I know you are all anxious for my reaction to the US Congress' intention to declare the killing of Armenians at the beginning of the last century a "genocide". When the French talk about the Armenian Genocide (using capital letters to make it official), I am not surprised: it's a deep-rooted feeling in the French psyche that is anti-Turkish and anti-Muslim, and as insidiously evil in its way as antisemitism. When the US Congress does it, I can only think there is a powerful Armenian lobby in the US that is doing some behind-the-scenes armtwisting. During the bloody conflict when so many Armenians died, about the same number of Turks died too, but the trouble with a fact like that is that it gets uncomfortably in the way of a comfortable prejudice.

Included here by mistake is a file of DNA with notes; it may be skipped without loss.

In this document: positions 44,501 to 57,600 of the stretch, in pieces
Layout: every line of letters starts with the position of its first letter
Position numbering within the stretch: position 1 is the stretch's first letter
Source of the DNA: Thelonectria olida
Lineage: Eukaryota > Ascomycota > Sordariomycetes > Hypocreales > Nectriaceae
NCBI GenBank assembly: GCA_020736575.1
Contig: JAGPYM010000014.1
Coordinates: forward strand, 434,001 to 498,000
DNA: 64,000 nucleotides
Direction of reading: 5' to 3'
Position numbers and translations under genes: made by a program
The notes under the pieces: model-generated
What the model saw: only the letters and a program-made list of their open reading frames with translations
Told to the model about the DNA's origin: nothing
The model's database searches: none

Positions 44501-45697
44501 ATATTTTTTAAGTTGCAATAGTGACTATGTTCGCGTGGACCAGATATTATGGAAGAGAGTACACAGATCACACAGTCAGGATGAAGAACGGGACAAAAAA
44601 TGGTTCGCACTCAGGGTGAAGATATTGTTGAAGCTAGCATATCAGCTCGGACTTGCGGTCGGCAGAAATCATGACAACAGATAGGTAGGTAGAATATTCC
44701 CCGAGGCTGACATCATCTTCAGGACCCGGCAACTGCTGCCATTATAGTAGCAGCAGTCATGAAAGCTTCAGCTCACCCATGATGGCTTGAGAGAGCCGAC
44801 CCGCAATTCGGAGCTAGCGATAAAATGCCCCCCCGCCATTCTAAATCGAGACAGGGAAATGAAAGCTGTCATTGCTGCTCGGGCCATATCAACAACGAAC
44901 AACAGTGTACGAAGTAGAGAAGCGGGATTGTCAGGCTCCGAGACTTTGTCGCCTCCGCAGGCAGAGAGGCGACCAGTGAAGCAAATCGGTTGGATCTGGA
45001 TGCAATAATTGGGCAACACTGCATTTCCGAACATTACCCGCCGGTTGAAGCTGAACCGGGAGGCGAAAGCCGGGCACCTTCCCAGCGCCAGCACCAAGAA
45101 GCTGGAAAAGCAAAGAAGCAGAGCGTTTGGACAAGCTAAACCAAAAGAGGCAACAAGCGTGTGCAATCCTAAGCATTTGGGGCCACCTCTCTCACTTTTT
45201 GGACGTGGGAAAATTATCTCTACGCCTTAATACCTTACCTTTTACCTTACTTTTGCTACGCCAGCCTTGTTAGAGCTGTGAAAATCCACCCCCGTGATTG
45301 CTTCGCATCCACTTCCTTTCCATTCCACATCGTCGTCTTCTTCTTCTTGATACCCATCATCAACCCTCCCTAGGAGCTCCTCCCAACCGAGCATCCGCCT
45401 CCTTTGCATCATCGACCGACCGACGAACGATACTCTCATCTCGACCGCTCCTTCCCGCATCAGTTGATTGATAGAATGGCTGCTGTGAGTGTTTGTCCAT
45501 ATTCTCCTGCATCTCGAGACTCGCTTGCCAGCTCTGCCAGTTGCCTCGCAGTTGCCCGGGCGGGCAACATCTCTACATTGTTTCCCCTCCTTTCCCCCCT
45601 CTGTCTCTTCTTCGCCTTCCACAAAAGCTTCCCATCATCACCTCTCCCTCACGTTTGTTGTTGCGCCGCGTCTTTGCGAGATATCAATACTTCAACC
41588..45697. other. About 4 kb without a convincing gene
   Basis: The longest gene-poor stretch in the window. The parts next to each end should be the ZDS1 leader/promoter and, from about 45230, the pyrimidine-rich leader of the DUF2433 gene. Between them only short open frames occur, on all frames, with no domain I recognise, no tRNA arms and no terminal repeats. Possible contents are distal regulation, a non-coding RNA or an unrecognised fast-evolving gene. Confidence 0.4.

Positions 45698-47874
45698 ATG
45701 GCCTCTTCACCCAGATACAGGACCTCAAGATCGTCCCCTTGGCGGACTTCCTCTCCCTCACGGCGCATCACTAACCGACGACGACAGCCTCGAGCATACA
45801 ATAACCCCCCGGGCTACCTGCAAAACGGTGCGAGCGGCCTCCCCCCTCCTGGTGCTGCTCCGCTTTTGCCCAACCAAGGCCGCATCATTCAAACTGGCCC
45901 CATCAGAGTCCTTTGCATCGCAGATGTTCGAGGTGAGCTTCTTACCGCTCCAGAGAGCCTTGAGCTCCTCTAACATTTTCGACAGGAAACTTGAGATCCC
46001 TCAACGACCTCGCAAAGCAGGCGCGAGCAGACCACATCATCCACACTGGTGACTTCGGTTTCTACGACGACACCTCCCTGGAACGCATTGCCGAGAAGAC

I remember hearing a story when I was a boy about a victory parade at the end of WWII when various regiments marched through the town. Two bystanders watched as one after another came round the corner. At one point, the Jewish Regiment appeared, but only a very small number of soldiers. "Not many Jews fought in the War," remarked one. Then the rest of the Jewish Regiment, having been temporarily held up, came round the corner, making up a full regiment. "Not many Jews killed in the War," remarked the other.
As I say, one should never let the truth get in the way of a perfectly good prejudice.